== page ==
Historic gas station set for restoration

The Barnsdall-Rio Grande gas station.
The Barnsdall-Rio Grande gas station.
Leo Quinkert

In early 2024, billionaire Ty Warner announced plans to remodel the Sandpiper Golf Course. Included in this plan is the renovation and restoration of the historic Barnsdall-Rio Grande gas station. The building will be brought up to modern safety standards and will be restored as closely as possible to the original exterior appearance, using as much of the original material as possible. Electric bicycle chargers will be installed where the gas pumps were when the station was in operation. Inside, the building will have a display showing the history of the area around Sandpiper Golf Course. In addition to the restoration, there are building plans for a cafe, covered seating area, and parking lot.

The Barnsdall-Rio Grande Oil Co. gas station was originally built in 1929. At the time, the area that is now the Sandpiper Golf Course was the Ellwood Oilfield. In 1929, the Ellwood Oilfield was one of the most productive oil fields in the world. The Barnsdall-Rio Grande gas station was built as part of an effort to beautify the Santa Barbara area organized by famous architect Pearl Chase. This gas station was built by Los Angeles company Morgan, Walls, and Clements in the Spanish Colonial Revival architectural style.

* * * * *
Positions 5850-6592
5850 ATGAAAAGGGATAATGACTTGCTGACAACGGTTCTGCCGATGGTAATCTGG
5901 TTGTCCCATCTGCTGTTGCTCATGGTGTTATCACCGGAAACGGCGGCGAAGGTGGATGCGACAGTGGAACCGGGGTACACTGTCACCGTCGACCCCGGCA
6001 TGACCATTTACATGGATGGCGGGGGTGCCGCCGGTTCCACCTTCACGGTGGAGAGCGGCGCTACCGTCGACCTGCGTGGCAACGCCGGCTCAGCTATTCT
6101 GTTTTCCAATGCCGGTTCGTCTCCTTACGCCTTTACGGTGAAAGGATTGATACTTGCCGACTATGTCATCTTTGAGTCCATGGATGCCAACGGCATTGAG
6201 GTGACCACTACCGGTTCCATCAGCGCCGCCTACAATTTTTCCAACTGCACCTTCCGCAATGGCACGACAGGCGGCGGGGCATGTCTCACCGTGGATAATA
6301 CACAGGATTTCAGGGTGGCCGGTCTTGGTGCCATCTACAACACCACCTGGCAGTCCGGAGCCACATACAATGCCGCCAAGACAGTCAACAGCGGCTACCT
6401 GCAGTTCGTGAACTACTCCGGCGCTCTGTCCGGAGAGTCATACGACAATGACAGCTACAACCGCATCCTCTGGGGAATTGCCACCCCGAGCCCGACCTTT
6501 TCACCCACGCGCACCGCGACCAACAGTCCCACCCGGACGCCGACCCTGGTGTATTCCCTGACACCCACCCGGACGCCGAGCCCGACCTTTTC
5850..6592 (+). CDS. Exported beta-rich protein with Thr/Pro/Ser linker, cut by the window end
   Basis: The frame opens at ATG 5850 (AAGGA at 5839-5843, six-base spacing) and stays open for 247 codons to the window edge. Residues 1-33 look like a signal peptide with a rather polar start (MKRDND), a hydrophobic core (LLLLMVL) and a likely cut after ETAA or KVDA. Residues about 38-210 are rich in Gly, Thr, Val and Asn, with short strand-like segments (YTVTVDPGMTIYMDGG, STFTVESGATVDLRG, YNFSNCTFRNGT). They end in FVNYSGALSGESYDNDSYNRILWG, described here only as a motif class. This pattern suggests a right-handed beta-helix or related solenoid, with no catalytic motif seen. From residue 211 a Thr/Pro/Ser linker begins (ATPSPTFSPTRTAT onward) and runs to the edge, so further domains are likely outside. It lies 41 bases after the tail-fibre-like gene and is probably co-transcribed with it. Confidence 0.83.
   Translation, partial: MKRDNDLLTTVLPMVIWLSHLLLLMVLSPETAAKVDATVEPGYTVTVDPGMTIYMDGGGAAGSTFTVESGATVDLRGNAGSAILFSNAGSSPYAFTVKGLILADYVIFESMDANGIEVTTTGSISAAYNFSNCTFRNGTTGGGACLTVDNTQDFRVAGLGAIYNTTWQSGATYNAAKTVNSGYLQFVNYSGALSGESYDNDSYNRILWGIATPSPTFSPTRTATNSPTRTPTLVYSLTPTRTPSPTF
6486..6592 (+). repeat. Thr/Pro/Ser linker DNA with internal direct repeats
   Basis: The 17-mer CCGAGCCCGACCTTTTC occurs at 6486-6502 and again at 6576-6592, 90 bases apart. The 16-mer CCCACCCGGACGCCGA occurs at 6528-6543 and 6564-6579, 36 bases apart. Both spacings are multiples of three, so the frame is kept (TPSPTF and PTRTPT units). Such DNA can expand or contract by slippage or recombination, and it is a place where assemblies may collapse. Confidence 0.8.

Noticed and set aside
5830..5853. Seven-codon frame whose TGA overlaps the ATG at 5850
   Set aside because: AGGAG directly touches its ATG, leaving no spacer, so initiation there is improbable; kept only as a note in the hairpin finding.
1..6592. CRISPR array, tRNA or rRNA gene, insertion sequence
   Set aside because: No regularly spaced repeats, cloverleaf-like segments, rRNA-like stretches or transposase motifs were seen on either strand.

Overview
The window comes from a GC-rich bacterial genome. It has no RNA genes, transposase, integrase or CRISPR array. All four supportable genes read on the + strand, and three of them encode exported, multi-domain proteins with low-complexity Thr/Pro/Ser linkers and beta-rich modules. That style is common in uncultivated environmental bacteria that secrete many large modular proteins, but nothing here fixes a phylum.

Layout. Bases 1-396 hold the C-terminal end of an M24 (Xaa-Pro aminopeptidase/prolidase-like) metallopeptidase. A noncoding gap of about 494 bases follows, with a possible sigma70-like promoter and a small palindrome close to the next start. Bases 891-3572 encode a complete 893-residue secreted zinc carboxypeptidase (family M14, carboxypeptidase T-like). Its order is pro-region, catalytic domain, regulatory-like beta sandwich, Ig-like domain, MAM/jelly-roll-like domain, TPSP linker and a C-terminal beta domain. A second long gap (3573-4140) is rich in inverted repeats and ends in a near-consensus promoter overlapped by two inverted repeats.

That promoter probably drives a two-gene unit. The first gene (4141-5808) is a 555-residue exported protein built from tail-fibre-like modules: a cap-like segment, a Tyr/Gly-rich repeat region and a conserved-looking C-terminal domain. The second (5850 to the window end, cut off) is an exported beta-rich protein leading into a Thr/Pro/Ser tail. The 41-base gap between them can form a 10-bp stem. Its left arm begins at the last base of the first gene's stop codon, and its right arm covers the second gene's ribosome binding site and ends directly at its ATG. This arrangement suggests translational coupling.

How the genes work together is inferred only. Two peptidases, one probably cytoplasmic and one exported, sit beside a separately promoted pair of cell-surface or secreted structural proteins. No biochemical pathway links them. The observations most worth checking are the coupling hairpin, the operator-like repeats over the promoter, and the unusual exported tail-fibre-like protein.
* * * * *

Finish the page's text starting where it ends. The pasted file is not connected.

The gas station gainedgained significance on Feb. 23, 1942, when Japanese submarine I-17 fired several rounds at the Ellwood Oilfield. It was the first attack on the mainland United States during World War II, and some of those rounds passed directly over the gas station.

The gas station continued to be used until the 1950’s, when it was closed. The closure was due to the 1947 completion of the rerouting of Highway 101. Previously, Hollister Avenue was the 101. It was reopened for a short while in the early 1970’s, permanently closing by 1972. After closure, the gas station fell into disrepair. A fence was erected sometime before 1979 to protect the gas station from vandalism.

In January 2015, the website goletahistory.com started a petition with the goal of preserving and restoring the gas station. The petition was successful, and brought attention to the gas station. Ty Warner agreed to donate the gas station to the city of Goleta, but that deal was turned down because if the city accepted they would never be able to shut down the offshore oil drilling near Goleta. The gas station then sat abandoned for the next 9 years, with the windows and doors being boarded up around 2020.

The future location of the cafe. (Leo Quinkert)

East of the gas station, a 695-square-foot cafe will be constructed. The cafe will be in the same Spanish Colonial Revival architectural style as the gas station. An open seating area will be constructed west of the station, and a small 14-space parking lot will be built in the area.

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